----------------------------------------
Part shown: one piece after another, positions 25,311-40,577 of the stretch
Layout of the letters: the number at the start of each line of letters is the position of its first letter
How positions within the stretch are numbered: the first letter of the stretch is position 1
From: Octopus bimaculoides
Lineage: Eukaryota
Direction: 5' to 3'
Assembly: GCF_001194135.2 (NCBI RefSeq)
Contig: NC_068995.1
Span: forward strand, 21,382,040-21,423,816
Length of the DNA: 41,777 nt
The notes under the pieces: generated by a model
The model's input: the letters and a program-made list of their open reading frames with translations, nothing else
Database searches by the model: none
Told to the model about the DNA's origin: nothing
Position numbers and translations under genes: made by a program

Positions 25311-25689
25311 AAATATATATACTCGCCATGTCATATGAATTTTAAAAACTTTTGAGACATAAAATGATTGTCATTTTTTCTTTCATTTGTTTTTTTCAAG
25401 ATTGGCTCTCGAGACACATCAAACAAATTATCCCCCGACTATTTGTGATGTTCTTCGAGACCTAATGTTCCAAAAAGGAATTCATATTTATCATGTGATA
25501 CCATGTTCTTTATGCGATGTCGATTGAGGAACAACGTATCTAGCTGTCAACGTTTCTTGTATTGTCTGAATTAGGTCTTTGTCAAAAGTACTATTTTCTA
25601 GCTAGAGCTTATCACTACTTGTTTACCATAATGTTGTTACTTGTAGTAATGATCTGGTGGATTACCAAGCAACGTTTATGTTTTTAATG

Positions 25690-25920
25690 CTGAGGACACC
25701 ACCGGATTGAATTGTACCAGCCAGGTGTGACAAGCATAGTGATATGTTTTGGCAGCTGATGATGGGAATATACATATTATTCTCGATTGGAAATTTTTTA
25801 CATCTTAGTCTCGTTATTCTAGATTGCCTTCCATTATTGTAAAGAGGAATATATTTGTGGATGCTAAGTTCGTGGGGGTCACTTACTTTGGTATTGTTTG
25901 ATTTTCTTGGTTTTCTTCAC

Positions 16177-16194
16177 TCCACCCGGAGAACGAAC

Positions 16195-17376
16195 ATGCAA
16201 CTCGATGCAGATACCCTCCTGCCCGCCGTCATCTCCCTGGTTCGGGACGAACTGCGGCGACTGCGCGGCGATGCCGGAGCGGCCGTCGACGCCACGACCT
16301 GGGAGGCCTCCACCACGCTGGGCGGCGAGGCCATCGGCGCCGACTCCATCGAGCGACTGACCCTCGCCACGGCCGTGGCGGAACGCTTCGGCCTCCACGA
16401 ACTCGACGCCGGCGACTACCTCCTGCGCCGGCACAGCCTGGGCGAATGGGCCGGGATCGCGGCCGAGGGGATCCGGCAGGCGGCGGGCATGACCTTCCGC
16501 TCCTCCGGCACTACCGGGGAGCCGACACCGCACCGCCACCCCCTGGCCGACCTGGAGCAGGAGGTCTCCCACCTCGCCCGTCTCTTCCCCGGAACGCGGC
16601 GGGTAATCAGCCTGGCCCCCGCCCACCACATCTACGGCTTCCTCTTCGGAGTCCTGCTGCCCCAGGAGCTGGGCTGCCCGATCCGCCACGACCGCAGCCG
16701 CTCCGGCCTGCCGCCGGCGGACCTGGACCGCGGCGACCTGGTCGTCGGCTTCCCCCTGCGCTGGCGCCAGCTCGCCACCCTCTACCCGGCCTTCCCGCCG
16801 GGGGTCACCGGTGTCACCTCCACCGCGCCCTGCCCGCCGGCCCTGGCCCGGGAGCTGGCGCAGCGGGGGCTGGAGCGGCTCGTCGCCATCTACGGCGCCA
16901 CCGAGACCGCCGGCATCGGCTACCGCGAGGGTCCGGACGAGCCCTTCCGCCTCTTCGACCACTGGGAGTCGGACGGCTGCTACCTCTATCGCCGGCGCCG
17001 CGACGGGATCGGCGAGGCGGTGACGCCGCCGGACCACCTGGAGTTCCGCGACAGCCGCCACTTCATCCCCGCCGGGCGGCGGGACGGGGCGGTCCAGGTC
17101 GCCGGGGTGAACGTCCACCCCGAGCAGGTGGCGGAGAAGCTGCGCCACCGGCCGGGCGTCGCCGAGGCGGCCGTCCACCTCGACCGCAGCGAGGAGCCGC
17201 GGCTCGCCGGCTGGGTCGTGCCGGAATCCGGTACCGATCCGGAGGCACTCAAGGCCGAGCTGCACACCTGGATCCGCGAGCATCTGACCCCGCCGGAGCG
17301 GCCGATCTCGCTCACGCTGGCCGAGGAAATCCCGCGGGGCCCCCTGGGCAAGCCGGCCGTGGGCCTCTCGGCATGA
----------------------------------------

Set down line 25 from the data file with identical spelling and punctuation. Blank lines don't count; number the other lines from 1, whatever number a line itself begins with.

25901 ATTTTCTTGGTTTTCTTCAC